Posts Tagged ‘Marsupials’

The Flightless Bird So Good It Evolved Twice

May 12, 2019

Another fascinating piece of news in yesterday’s, for 11th May 2019, was about the discovery by evolutionary scientists that a type of flightless bird had evolved twice on the same Indian Ocean atoll. It reappeared the second time thousands of years after it had first come extinct, in a process biologists call ‘iterative evolution’. The article, ‘Evolution strikes twice for flightless bird on isolated atoll’, by Ben Mitchell, reads

A flightless bird that became extinct when its home island became flooded by the sea “came back to life” when a similar species evolved in the same location, scientists have discovered.

Researchers from the University of Portsmouth and the Natural History Museum found that a species of rail colonised an isolated atoll called Aldabra in the Indian Ocean on two occasions separated by tens of thousands of years. On both occasions, the white-throated rail evolved independently to become flightless. The last surviving colony of the flightless rails is still found on the island.

A University of Portsmouth spokesman said: “This is the first time that iterative evolution – the repeated evolution of similar or parallel structures from the same ancestor but at different times – has been seen in rails. 

The co-author of the study in the Zoological Journal of Lennean Society, Professor David Martill of the University of Portsmouth, said: “We know of no other example that demonstrates this phenomenon so evidently.”

How fascinating! It sounds similar to the phenomenon of parallel evolution, in which unrelatedly creatures develop similar features through occupying similar ecological niches. One example is the way penguins have evolved features similar to other marine creatures like whales and fish, with their wings becoming flippers. Another example is the thylacine, the marsupial wolf, otherwise known as the Tasmanian tiger. This creature is, unfortunately, now extinct, as it was hunted down as a pest by the Australian farmers. Although it was a marsupial, and had evolved independently in Australia over millions of years, it was remarkably like a European wolf. There was speculation at one time that the different human races were also the result of parallel evolution around the world, each evolving separately from common hominid ancestors. This has since been rejected, not least because it’s considered to be more than a little racist, somehow suggesting that the different varieties of modern humanity are biologically different species.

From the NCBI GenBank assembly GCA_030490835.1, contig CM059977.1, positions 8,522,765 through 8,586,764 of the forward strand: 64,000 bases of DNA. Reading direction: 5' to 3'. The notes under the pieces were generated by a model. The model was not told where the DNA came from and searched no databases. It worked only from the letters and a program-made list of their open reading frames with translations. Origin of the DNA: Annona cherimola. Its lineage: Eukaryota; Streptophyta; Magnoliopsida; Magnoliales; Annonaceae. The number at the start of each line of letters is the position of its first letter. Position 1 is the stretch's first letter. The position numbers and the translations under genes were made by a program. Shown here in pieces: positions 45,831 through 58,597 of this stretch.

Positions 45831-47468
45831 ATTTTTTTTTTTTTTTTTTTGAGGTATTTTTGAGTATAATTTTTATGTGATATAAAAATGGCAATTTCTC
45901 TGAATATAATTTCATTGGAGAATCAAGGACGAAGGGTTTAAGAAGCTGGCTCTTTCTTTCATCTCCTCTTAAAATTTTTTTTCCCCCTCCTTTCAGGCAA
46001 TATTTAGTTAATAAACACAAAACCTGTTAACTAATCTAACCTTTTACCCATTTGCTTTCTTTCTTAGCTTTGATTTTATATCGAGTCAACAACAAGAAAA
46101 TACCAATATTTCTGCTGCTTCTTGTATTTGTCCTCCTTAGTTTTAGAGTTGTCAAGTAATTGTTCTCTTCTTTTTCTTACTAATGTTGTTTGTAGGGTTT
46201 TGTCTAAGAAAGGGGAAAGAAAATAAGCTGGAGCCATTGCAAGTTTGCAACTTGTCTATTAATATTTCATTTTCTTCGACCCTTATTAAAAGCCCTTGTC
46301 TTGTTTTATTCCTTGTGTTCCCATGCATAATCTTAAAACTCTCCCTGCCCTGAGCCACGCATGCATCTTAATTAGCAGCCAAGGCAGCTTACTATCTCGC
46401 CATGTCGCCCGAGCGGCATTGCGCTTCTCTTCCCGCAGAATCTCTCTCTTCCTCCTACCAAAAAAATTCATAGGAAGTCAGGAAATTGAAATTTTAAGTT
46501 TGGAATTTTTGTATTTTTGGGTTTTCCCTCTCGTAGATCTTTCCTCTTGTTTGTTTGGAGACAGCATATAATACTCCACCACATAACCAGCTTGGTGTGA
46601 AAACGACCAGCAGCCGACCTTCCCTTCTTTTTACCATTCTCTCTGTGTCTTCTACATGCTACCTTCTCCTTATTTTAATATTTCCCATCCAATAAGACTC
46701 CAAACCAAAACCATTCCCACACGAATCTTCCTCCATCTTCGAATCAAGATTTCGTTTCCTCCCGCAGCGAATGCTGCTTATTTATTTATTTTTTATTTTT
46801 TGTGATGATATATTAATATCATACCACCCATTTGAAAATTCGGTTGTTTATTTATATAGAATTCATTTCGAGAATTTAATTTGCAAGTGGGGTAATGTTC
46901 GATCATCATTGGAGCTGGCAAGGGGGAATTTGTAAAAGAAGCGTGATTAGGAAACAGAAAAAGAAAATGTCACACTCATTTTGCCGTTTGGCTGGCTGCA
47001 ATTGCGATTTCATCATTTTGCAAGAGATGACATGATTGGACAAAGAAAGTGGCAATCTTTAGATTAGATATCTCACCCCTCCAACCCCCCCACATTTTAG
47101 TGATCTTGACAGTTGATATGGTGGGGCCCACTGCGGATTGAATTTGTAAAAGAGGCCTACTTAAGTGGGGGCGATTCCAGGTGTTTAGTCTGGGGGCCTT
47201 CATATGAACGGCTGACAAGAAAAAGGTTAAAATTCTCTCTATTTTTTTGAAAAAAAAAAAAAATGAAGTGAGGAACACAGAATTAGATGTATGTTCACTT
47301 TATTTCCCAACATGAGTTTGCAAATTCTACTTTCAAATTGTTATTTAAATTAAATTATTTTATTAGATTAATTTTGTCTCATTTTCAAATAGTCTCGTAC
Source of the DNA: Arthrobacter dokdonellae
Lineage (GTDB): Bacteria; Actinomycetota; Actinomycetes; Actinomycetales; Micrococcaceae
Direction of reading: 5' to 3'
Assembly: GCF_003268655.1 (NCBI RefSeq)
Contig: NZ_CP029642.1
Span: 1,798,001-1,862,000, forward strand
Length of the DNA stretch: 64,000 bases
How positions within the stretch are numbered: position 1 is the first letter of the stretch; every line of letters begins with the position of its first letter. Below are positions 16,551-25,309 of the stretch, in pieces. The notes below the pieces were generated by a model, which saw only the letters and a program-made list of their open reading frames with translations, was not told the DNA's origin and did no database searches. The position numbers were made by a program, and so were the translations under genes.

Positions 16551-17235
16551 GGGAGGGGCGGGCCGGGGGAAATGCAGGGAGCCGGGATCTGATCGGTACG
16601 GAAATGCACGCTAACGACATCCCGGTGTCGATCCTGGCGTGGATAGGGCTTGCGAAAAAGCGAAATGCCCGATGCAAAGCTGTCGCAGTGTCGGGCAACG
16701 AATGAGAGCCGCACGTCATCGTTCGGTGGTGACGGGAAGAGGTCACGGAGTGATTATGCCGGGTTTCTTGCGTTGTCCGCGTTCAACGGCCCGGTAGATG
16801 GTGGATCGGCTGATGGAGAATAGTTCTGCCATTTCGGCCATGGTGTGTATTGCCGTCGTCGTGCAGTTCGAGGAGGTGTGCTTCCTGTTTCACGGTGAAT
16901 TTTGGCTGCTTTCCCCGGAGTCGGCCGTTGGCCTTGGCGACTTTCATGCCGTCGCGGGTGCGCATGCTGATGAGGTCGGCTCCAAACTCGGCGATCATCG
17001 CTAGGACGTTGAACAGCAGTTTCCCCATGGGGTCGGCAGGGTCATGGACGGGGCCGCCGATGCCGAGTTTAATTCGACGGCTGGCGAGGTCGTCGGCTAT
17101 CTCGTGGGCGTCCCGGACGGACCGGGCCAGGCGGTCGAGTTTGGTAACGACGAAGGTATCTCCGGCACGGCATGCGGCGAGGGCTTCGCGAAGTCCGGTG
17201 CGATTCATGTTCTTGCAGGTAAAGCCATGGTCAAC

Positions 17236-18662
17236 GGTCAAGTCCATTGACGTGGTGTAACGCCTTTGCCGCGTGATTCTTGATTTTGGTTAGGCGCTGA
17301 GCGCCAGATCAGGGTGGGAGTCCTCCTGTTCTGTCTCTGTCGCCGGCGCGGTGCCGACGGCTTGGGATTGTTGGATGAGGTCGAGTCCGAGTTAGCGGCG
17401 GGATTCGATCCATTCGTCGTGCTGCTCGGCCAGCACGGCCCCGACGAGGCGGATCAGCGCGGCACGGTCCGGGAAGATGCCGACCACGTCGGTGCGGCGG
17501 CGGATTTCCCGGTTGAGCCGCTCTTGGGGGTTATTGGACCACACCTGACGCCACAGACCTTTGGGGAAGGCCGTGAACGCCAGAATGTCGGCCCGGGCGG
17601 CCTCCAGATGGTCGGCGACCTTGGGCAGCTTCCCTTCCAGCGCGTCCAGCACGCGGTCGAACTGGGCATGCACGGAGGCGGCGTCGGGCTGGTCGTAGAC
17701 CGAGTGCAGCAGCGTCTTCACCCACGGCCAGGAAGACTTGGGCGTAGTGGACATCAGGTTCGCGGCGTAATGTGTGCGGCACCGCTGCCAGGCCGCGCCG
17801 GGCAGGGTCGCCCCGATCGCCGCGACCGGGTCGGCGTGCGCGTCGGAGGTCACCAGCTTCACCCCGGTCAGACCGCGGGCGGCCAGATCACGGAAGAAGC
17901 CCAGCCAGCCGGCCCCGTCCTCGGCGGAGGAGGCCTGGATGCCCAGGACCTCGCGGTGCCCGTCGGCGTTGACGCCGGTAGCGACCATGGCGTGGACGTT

The palaeontologist Simon Conway-Morris has been so impressed by parallel evolution, that he considers that humans would have evolved anyway, even if the dinosaurs had not been wiped out by the asteroid impact at the end of the Cretacious Period 64 million years ago. He also believes that this means that other, extraterrestrial alien races, would also be humanoid. The final chapter of one of his books describes an alien spacecraft landing in southern England. When the aliens leave their ship to make contact with us, they are a humans. So much so that when asked if they want food, not only do they say yes, but they also ask for water for their dog.

Conway-Morris’ views are extreme, and not shared by other biologists. And some researchers into extraterrestrial life, like Seth Shostak, believe that aliens would be radically different from us.

Even so, this piece of science news is fascinating, and makes you wonder about the other possibilities of similar species evolving parallel or iteratively.